August 24, 2010
On August 16, 2010, the United States Department of the Treasury issued the Iranian Financial Sanctions Regulations (“the IFSR”), 75 Fed. Reg. 49,836, to implement subsections 104(c) and 104(d) of the recent Comprehensive Iran Sanctions Accountability and Divestment Act of 2010 (“CISADA”). Treasury issued the IFSR well ahead of its September 29, 2010 deadline under the statute, noting that it was doing so “[c]onsistent with the President’s commitment to rigorous implementation” of the new Iran sanctions. “Under these regulations, Treasury will close down or severely restrict the access of foreign financial institutions to the United States if they engage in any of a range of activities involving designated Iranian proliferation or terrorist entities,” said Office of Foreign Assets Control Director Adam J. Szubin. August 16, 2010 Press Release at https://www.treasury.gov/press-center/press-releases/Pages/tg829.aspx.
CISADA was signed on July 1, 2010 by President Obama after the United Nations Security Council voted on June 9, 2010 to impose sanctions on Iran for its ongoing violation of the Nuclear Non-Proliferation Treaty (UN Security Council Resolution 1929). CISADA amends and extends sanctions imposed under the Iran Refined Petroleum Sanctions Act of 2009 and the Iran Sanctions Act of 1996 (formerly the Iran and Libya Sanctions Act of 1996).
Congress implemented 104(c) and 104(d) to prohibit, or to impose strict conditions on, the opening or maintenance in the United States of a correspondent or payable-through account by a foreign financial institution that the Treasury Department finds “knowingly” engages in facilitating any of the following (hereinafter “prohibited activities”):
The Regulations define “knowingly” to mean actual or constructive knowledge. 31 C.F.R. § 561.314. A foreign institution can be found to have knowledge if it “[knew] or should have known” of the conduct, circumstance or result of engaging in one of the prohibited activities.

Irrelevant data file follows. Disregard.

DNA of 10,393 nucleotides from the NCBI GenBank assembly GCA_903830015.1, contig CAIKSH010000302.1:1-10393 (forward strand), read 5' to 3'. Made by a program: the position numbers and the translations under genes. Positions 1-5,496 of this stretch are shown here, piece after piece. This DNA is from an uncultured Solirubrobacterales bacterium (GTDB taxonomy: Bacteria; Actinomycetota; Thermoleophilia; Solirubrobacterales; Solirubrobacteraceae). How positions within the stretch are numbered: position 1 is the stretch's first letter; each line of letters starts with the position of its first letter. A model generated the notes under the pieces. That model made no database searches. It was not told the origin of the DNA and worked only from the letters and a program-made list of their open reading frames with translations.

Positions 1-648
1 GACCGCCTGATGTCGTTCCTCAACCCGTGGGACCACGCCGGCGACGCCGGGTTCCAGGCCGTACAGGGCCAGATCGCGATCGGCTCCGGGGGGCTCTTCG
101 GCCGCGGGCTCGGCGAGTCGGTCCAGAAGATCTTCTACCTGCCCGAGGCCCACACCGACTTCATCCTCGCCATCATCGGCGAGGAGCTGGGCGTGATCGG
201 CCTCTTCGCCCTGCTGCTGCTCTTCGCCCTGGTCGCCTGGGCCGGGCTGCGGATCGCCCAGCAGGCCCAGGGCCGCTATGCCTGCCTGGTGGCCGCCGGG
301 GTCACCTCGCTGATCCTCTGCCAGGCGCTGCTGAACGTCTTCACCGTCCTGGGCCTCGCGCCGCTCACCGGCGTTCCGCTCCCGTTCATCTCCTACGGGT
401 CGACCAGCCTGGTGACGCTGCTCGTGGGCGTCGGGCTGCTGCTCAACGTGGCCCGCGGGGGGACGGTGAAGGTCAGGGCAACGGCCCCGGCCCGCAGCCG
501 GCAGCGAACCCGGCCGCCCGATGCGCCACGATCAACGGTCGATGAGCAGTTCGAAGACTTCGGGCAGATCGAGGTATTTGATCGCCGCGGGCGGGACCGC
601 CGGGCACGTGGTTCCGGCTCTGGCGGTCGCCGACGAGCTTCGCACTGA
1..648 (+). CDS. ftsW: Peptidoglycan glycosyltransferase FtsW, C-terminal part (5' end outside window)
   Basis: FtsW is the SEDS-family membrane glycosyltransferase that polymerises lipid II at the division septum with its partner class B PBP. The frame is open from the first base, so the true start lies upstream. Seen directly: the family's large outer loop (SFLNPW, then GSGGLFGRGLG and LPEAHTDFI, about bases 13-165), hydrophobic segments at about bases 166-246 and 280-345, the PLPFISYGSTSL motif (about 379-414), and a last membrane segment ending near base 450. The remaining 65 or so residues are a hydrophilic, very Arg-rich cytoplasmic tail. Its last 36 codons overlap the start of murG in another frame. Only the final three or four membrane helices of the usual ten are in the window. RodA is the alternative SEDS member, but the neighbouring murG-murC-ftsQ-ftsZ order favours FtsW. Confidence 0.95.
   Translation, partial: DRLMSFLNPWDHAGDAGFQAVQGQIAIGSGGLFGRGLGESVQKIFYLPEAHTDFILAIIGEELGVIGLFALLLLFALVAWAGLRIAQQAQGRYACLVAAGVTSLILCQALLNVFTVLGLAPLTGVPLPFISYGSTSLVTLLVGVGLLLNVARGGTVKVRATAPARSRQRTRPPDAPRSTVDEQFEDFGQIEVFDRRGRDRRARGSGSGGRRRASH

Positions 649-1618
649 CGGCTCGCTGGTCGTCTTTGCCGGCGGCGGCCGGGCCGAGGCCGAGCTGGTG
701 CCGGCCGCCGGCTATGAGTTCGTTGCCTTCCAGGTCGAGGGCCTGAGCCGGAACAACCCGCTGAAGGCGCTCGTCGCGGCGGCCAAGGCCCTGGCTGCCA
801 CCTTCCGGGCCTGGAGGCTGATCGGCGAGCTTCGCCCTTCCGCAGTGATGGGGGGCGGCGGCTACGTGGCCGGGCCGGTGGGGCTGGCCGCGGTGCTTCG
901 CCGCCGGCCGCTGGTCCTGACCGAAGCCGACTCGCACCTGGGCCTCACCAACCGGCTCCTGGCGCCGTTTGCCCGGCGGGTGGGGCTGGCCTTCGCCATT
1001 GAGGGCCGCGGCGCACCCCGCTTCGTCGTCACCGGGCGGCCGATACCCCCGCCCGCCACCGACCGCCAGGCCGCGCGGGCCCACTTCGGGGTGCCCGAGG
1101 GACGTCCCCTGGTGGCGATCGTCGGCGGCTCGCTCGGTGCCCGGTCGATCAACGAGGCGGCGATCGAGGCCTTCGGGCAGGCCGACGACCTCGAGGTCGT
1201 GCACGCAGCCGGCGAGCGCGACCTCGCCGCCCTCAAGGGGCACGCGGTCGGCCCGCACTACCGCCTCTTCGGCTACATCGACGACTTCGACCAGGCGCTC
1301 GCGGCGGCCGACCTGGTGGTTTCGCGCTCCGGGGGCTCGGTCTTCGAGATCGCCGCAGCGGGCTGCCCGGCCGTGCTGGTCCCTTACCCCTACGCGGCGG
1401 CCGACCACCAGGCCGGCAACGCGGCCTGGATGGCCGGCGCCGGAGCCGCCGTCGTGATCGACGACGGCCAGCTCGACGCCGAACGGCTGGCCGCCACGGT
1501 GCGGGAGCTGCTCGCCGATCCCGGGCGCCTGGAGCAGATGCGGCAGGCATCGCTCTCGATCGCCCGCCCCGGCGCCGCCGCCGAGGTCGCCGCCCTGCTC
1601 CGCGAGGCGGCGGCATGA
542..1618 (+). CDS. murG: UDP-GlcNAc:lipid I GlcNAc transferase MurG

To determine whether financial transactions or services are “significant,” the IFSR provide for the consideration of a number of enumerated factors, including, but not limited to:
31 C.F.R. § 561.404.
Per CISADA, the Secretary of the Treasury may impose “strict conditions” on the opening or maintaining of U.S. correspondent accounts or payable-through accounts for a foreign financial institution that knowingly engages in any of the prohibited activities. The IFSR list the following as examples of strict conditions that could be imposed:
31 C.F.R. § 561.201(b).
Additionally, instead of imposing strict conditions, or after imposing strict conditions, the Secretary of the Treasury may issue a flat prohibition precluding the opening or maintaining of U.S. correspondent accounts or payable-through accounts for a foreign institution that is found to knowingly engage in the prohibited activities. 31 C.F.R. § 561.201(c).
Pursuant to CISADA, the IFSR provide for civil and criminal penalties for violating the new requirements or prohibitions. Any person who violates the strict conditions or a prohibition may be subject to civil penalties up to $250,000 or twice the transaction value, and criminal penalties of up to 20 years in prison and $1,000,000 for willful violations of the law. 31 C.F.R. § 561.701.
Gibson, Dunn & Crutcher’s lawyers are available to assist with any questions you may have regarding these issues. For further information please contact the Gibson Dunn lawyer with whom you work or any of the following lawyers in the firm’s Washington, D.C. office:
Judith A. Lee (202-887-3591, [email protected])
Amy G. Rudnick (202-955-8210, [email protected])
Daniel J. Plaine (202-955-8286, [email protected])
John J. Sullivan (202-955-8565, [email protected])
Jim Slear (202-955-8578, [email protected])
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